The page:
All that said, the ideologues responsible for developing and advocating this moral framework are only one part of the broader movement that has thrust environmentalism to the forefront of US policy. This green coalition has many members:

  • Politicians who want to win elections and secure a place in history
  • Bureaucrats who want greater control over more people and resources
  • Media leaders who like scary-sounding stories
  • Academics who want relevance, funding, and power
  • Energy companies who care about their brand and who want to maneuver themselves to benefit from policy changes
  • Activists who want to feel like they’re saving the world
  • Managerial elites who quite literally think they can and should run the world
  • Everyday people who have actively or passively accepted the environmentalist narrative

As long as they’ve been around, governments have latched on to ideologies that justify seizing more power. The unitary executive theory did not intrigue the George W. Bush administration because of its sharp arguments but because it promised them more power. The same can be said for Keynesian economics and now for environmentalism.

Over the past few decades, this coalition has taken up a campaign aimed mainly at young people to terrify the population into handing over nearly total control of the economy to fend off an ecoapocalypse caused by climate change. The argument for this is branded as one straightforward point of settled science, but it rests on nine unique premises:

  1. The climate is not static, it is changing.
  2. The climate is currently warming.
  3. This warming will have terrible consequences.
  4. These terrible consequences cannot be overcome.
  5. Humans are responsible for the warming.
  6. Humans can slow or reverse the warming.
  7. Nearly all humans are incapable of making the choices necessary to slow or reverse the warming.
  8. A subset of humans is smart enough to understand the choices necessary to slow or reverse the warming.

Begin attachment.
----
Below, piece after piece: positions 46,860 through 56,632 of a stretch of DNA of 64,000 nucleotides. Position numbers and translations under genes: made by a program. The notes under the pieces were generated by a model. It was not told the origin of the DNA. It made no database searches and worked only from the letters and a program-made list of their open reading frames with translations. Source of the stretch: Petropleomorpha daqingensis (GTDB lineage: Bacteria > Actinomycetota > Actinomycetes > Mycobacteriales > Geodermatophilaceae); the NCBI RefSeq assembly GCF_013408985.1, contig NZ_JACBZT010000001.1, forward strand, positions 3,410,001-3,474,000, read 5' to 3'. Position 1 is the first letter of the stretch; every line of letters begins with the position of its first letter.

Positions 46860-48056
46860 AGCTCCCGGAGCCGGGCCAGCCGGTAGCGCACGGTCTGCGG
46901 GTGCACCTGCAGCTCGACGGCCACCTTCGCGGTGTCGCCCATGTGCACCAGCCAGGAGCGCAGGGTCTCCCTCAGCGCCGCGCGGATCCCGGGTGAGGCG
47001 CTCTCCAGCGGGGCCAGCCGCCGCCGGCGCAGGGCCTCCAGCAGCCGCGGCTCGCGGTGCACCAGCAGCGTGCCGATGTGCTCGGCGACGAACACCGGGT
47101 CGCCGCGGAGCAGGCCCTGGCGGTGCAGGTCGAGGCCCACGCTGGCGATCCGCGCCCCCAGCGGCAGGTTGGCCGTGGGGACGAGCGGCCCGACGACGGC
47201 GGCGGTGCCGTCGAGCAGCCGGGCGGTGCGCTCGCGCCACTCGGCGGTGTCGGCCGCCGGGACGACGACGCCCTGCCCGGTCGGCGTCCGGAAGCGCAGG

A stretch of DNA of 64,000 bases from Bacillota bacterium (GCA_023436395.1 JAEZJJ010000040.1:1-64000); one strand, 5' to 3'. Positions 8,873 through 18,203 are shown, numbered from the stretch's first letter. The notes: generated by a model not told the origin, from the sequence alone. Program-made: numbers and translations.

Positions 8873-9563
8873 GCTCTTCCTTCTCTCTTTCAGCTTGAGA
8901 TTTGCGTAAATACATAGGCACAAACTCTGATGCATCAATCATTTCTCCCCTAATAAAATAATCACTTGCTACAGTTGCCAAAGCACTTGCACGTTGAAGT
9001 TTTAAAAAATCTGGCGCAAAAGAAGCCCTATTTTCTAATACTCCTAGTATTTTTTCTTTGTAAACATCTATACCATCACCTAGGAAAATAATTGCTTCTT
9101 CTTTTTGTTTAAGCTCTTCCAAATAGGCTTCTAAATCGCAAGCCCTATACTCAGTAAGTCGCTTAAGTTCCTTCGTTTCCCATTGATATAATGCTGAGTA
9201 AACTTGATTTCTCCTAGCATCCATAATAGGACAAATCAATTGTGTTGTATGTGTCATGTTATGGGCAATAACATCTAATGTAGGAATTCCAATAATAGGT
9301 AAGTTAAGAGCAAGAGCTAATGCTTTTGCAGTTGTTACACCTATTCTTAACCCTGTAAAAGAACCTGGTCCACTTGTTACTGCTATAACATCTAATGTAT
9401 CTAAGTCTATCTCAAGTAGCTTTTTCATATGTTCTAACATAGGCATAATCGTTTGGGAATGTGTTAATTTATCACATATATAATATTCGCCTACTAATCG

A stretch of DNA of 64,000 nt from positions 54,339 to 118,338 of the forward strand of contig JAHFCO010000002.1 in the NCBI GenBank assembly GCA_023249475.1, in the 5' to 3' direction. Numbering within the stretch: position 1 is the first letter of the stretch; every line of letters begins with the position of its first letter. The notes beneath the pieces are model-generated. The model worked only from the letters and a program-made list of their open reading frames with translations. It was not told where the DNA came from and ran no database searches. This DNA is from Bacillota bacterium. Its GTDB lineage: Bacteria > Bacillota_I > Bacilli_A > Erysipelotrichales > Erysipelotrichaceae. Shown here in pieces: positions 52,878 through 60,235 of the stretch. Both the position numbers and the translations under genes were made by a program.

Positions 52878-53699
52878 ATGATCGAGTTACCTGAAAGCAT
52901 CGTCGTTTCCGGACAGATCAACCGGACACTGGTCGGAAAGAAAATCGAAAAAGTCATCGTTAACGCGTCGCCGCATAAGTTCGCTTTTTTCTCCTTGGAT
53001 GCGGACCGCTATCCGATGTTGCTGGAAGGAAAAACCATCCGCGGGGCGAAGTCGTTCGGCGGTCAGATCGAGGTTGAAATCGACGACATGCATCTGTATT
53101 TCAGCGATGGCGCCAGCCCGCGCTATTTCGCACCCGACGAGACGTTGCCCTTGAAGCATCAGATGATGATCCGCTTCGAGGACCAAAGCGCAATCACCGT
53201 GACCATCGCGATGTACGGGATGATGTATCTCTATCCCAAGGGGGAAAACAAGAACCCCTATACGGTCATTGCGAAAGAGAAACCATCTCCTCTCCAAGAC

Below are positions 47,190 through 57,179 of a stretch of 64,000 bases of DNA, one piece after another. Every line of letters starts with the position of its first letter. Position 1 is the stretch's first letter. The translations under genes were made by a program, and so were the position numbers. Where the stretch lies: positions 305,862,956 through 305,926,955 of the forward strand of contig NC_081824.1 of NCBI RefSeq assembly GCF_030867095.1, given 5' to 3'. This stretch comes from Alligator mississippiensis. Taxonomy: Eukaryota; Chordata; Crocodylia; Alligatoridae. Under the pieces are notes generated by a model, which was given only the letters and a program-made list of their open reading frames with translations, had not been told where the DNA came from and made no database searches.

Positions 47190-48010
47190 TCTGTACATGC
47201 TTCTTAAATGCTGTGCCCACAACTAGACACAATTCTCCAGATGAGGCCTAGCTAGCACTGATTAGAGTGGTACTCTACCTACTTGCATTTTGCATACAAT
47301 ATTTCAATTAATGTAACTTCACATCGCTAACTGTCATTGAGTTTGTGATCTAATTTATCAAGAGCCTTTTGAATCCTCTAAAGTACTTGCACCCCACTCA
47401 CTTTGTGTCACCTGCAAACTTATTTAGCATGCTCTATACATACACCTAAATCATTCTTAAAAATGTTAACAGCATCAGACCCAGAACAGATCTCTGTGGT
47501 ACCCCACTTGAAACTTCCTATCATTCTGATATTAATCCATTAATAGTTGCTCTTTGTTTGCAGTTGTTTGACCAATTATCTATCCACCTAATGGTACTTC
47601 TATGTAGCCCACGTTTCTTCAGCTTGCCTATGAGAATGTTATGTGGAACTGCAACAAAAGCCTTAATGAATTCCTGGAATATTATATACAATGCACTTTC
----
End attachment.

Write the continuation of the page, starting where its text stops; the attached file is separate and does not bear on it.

9. This subset of humans can and should use the force of government to compel the rest of the humans to make any and all changes to their lifestyle that are necessary to slow or reverse the warming.

This is presented not as a series of positive statements to be considered but as one single absolute truth that must be accepted in full. And the coalition has worked hard to create a high social cost to any level of disagreement. Further, the “lifestyle change” that is required is the deindustrialization of the developed world mixed with a halt to the industrialization of the Third World.

Although many in the developed world have thus far shown a willingness to be made poorer by their governments, the Third World will require the heavy hand of militarized government to stop them from industrializing. Denying billions of people the means to climb out of poverty will be met with resistance. And peddling the fiction that it can be done with solar and wind energy can’t sidestep the ugly problem at the heart of global climate initiatives.

There’s a common misconception that the next great evil ideological mania to sweep our world will be easily identified as a sinister movement from the outset. But that’s not true. The next great evil will play out like all the past ones. It will sound good to many. It will be popular. And there will be social pressure to join in. But underneath the moving language will lie a rejection of humanity—be it a subset or the whole species. That rejection plants the seed for future atrocities.

Environmentalism has all the traits of such an ideology. It does not deserve to hold the moral high ground. A healthy, clean, prosperous environment for humans is what our species has been building for thousands of years. Do not fall for the tricks of those who want to halt or reverse that progress, and never support a movement that thinks the world would be better without you in it.

Connor O’Keeffe is a writer and video producer at the Mises Institute. He has a masters in economics and a bachelors in geology.